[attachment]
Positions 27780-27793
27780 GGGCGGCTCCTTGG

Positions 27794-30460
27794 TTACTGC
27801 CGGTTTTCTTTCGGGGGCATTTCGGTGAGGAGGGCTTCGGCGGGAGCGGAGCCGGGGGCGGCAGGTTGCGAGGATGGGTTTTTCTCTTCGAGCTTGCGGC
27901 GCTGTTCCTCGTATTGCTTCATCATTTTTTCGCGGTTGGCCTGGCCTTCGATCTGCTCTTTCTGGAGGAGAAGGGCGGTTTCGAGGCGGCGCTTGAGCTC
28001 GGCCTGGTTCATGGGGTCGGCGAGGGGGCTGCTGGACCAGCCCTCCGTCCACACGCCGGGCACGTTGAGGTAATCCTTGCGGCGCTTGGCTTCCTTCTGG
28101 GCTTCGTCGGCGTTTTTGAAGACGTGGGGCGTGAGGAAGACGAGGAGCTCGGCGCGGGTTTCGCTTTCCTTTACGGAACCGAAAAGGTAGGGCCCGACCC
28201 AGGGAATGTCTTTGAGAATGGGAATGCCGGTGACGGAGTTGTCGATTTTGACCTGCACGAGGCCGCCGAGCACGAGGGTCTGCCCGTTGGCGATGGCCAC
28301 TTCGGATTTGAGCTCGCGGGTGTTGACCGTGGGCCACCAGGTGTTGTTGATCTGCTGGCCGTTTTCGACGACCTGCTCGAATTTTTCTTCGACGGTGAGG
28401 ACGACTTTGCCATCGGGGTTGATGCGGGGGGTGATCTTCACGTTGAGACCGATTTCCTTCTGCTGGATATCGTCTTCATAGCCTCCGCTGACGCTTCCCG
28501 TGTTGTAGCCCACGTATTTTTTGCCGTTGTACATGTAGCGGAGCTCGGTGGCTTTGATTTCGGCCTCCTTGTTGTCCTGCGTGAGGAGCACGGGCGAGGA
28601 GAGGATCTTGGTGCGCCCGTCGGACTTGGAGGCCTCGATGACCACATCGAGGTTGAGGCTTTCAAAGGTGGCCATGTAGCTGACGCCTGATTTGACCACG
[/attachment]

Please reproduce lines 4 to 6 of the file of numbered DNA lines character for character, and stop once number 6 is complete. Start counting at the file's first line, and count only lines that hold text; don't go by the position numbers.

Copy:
27794 TTACTGC
27801 CGGTTTTCTTTCGGGGGCATTTCGGTGAGGAGGGCTTCGGCGGGAGCGGAGCCGGGGGCGGCAGGTTGCGAGGATGGGTTTTTCTCTTCGAGCTTGCGGC
27901 GCTGTTCCTCGTATTGCTTCATCATTTTTTCGCGGTTGGCCTGGCCTTCGATCTGCTCTTTCTGGAGGAGAAGGGCGGTTTCGAGGCGGCGCTTGAGCTC